DTI measures the molecular motion of water within brain tissue. The diffusivity (a measurement of the amplitude of the diffusional motion) and anisotropy (a measurement of the directionality of the motion) can be calculated from the DTI sequence. In the physiologic state, the diffusion of water is restricted by cell membranes. In the white matter, water diffusion is typically highly anisotropic. This characteristic is used in the reconstruction of white matter tracts using tractography31) . The principal diffusion direction of the brain structure to be examined can be color-coded, resulting in color-coded maps or directionally encoded fractional anisotropy (FA) maps. In these maps, the fibers have been given different colors (blue for superior-inferior, green for anterior-posterior and red for left to right) depending on their direction of diffusion. DTI has also been investigated in terms of its use in differentiating pathologic tissue from normal tissue based on differences in the anisotropic diffusion of water32). Several investigations using DTI have revealed higher diffusivity and lower anisotropy in the zones of FCD33), and in surrounding brain tissue that appeared normal in conventional MRI34). Although clinical experience with DTI in the presurgical evaluation of epilepsy is limited, two cases have been published so far where surgery was aided by DTI abnormalities35, 36). DTI may prove valuable for identifying epileptogenic foci as well as more optimally defining the extent of the lesion for surgical resection. In addition, the molecular diffusion of water is typically highly anisotropic in white matter tracts. This characteristic is being explored for reconstruction of fiber tracts using tractography37). The first data set of patients with FCD suggests that there are decreased fiber bundle densities adjacent to an area of FCD38). Fiber tractography will improve our understanding of brain pathology, especially that of white-matter abnormalities. Fiber tracking can be used in conjunction with functional MRI to analyze the anatomical connections and functional pathways for diagnostic purposes and presurgical planning39). The usefulness for DTI and tractography in various pathologies, including FCD, will be in the detection and full delineation of structural abnormalities, and in determining both the functional connectivity of a given area of the cortex and the spatial relationship between the lesion and important white matter tracts. This information may provide critical information for the planning of resective surgery in order to reduce functional morbidity. However, further improvements in techniques and stable post-processing analyses are needed to increase the utility of DTI in clinical applications.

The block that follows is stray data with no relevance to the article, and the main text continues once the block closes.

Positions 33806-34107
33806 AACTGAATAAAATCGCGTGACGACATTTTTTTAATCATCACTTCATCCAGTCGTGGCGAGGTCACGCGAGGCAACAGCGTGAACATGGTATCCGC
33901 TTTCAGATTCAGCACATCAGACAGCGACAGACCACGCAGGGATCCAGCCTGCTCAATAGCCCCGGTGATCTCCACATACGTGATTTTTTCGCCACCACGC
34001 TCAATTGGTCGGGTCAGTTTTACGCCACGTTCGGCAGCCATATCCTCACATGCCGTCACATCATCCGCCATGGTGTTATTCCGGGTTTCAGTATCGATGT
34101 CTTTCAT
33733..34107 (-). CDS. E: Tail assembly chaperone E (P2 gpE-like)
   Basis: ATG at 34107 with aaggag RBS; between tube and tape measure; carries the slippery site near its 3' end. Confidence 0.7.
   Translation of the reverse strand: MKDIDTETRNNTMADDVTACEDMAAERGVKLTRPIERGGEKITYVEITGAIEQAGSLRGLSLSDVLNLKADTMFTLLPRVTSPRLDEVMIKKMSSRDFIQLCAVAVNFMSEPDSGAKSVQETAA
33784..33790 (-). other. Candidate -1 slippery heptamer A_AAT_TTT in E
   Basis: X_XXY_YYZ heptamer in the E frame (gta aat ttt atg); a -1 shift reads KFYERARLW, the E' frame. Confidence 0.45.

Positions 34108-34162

5. Functional MRI (fMRI)

Identification of eloquent areas of cortex responsible for speech, motor, and visual function, to assist in the surgical resection plan, can be obtained non-invasively through the use of fMRI. Functional MRI identifies changes in cerebral blood flow by measuring MRI contrast differences between oxygenated and deoxygenated hemoglobin. Increased cerebral blood flow is thought to represent functional activation of the surrounding cortex. Primary sensorimotor areas can be readily identified non-invasively by fMRI, and the results correlate well, but not perfectly, with those of cortical stimulation and evoked potentials40-43) .A major role of fMRI in epilepsy surgery work-up is in lateralizing language functions as a means to supplement or replace the intracarotid amobarbital test. A panel of tasks, including verbal fluency and language comprehension, has been advocated to increase the reliability of fMRI44). This modality also predicted language deficits following epilepsy surgery45) and could influence surgical planning. The correlation between fMRI with various neuropsychological tests and the intracarotid amybarbital procedure (IAP, Wada-test) to predict memory decline after temporal lobectomy46) and to determine the language dominant hemisphere has been studied47).